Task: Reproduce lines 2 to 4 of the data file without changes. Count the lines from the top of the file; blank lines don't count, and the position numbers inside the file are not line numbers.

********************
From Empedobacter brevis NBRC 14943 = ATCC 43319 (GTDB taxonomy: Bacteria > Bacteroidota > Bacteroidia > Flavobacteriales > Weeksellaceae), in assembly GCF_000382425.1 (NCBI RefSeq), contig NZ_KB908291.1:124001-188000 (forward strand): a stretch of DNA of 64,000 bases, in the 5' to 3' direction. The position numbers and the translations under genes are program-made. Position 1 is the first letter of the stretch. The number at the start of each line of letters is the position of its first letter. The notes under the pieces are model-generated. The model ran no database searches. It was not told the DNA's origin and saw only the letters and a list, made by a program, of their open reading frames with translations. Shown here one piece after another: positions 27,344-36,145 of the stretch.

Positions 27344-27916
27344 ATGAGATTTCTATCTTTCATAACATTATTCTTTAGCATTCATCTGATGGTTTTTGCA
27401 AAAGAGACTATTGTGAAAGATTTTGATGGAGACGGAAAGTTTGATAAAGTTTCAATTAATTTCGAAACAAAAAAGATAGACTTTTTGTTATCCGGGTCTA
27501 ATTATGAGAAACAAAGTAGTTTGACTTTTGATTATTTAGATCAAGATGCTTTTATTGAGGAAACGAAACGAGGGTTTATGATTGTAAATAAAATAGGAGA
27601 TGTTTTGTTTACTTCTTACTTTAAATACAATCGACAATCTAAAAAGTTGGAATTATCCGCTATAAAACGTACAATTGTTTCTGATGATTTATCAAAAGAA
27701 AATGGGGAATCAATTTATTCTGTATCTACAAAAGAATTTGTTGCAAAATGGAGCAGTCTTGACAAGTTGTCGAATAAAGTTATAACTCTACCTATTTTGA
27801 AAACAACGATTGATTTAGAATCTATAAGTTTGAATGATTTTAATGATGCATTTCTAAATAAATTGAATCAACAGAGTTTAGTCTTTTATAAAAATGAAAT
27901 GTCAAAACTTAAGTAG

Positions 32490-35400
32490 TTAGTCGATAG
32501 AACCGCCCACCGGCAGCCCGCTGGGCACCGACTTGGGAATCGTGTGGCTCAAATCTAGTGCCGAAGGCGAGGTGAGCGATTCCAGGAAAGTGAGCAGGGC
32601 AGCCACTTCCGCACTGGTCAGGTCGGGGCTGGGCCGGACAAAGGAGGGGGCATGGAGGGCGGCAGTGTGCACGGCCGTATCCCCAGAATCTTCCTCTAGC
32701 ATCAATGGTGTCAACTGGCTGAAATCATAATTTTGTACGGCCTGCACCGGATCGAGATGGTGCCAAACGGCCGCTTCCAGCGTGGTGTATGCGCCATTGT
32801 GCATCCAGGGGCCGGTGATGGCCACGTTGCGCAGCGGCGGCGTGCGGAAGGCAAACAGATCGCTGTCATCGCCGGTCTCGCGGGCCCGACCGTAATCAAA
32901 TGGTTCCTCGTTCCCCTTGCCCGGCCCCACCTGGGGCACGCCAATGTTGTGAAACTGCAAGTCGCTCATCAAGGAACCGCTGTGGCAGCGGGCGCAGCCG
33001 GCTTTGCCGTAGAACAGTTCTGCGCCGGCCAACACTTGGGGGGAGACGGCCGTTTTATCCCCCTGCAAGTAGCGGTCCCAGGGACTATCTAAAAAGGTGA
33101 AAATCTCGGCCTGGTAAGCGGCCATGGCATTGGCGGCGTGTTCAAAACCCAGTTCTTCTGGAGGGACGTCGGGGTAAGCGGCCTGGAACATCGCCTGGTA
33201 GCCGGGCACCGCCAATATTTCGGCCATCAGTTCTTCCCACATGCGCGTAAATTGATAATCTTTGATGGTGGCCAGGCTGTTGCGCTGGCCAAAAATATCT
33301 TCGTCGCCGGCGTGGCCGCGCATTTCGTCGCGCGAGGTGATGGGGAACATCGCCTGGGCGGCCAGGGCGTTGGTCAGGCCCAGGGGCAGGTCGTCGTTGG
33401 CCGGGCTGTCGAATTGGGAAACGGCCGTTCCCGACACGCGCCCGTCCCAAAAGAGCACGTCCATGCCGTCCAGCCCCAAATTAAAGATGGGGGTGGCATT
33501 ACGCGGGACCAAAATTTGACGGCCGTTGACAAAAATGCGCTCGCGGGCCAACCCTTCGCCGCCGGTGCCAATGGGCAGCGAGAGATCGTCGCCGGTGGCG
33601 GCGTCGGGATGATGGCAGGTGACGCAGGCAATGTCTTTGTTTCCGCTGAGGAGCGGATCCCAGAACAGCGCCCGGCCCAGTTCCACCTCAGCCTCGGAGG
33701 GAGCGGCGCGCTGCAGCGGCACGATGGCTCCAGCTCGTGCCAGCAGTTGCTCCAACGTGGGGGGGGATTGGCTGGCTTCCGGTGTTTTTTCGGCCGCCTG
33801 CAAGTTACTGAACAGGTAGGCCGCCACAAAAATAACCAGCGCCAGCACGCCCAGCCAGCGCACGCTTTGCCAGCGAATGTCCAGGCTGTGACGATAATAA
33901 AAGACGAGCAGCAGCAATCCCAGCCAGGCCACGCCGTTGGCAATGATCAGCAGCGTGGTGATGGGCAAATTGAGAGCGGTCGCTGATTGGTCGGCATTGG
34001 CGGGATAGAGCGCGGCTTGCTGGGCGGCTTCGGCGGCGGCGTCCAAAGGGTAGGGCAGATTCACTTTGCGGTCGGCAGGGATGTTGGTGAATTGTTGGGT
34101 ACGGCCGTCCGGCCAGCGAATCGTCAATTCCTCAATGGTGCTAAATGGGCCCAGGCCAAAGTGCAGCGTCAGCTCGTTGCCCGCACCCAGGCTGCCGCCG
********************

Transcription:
Positions 27344-27916
27344 ATGAGATTTCTATCTTTCATAACATTATTCTTTAGCATTCATCTGATGGTTTTTGCA
27401 AAAGAGACTATTGTGAAAGATTTTGATGGAGACGGAAAGTTTGATAAAGTTTCAATTAATTTCGAAACAAAAAAGATAGACTTTTTGTTATCCGGGTCTA